The Block Method: Writing Scientific Papers Without Tears

One of the hardest, and effort-consuming parts of doing science is writing papers. Why is that? In part, because it genuinely does take effort to think through the arguments and lay out your work in a clear and logical way.

But in other large part, it is because of how the system is set up and what expectations (format) it generated for a scientific paper. The problem is, it became a long essay that simultaneously caters to audiences with vastly different expertise and interests. In your field, out of field, general audience, novices and experts, professors and students, etc.

I came up with a way to streamline this process and the idea is simple and intuitive – write in very short blocks of text, without worrying about the rest. Also, don’t think of it as a linear text, an essay. It is really just a collection of blocks that you can toss around, skip – or add, as you go. Rest assured, most readers do the same – they skip large parts of your paper and look for specific information only!

The Working paper can be found here:

I have been working on this for a while, and got it to the stage of a working paper, which I think is useful for students and anyone who is writing research papers. The working paper stage is also where I can solicit feedback, expand the initial library of blocks etc.

I may eventually publish it in a more traditional sense, but really – I hope it is already useful! In my group we have been using it for a year. And while writing (and finishing) papers is still hard, I think this method brings order to the chaos of this process and helps move things along. As you only need to write 1-2 blocks per day to finish the whole draft in 1-2 weeks!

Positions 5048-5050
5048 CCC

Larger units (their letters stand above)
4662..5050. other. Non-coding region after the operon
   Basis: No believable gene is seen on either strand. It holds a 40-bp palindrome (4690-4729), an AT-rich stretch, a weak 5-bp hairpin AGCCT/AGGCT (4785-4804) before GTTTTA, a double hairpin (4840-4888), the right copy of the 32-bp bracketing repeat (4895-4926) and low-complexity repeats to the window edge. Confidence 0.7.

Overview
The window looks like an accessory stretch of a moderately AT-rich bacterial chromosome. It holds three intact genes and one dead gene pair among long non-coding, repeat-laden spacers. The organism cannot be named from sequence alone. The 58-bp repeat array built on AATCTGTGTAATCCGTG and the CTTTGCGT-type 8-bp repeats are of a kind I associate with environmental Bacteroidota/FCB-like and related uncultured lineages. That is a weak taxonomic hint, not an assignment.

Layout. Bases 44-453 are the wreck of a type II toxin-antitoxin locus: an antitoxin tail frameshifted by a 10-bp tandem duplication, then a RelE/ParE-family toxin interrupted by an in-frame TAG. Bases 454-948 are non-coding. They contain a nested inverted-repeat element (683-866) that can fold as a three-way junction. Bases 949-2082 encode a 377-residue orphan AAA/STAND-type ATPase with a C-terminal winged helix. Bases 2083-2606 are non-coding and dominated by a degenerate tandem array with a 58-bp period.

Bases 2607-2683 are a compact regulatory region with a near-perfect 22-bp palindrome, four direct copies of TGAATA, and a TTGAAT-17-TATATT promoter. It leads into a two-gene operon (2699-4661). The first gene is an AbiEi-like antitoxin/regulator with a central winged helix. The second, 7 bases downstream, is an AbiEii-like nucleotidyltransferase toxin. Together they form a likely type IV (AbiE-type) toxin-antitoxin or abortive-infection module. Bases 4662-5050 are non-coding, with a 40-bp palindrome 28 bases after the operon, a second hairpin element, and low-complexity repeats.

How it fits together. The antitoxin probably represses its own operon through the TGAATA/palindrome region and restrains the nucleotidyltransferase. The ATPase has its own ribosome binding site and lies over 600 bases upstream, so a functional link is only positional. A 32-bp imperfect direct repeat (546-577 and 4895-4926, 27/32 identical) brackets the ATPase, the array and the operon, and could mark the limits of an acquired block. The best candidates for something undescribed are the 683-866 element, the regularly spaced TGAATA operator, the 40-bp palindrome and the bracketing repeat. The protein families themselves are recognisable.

Postdoc positions

We are looking for several postdocs to work in a collaborative cluster at the University of Pittsburgh and Carnegie Mellon University in Pittsburgh. Positions are available in my group, and in the groups of Michael Hatridge (Pitt) and Benjamin Hunt (CMU). The range of projects is impressive – from spin liquids to scalable qubits designs and from nanowires to van der Waals heterostructures.

See this page for more information and for how to apply:

Multiple postdoctoral positions in experimental quantum materials, devices and circuits

Kapitza pendulum

So you are in recent past a glorious leader of a mighty experimental lab, like myself. And then you find yourself without a lab, without students to boss around – because your lab is shutdown by a virus. What do you do? You are still the same person, hungry for power and new discoveries delivered to you daily on a platter. A combo platter… From that place on campus that is closed… Ah, damn!

Anyways, now my only lab is a bunch of lego’s and my only student is a five-year old. What can you do with legos? Oh, tons of things. For starters, you can cool them down in your dilution refrigerator! Except… Oh well.

Second best? You can build a Kapitza pendulum. What is it you may ask? It is the kind of pendulum that you shake and it stands up, seemingly defying gravity. According to Wikipedia, it is magic. It takes a five year old about 15 minutes to build, but they need a little help getting gears inside. And it gives about 3 minutes of uninterrupted joy. All in all, about 20 minutes passed, not bad! (You can enjoy this at any age and possibly for much longer)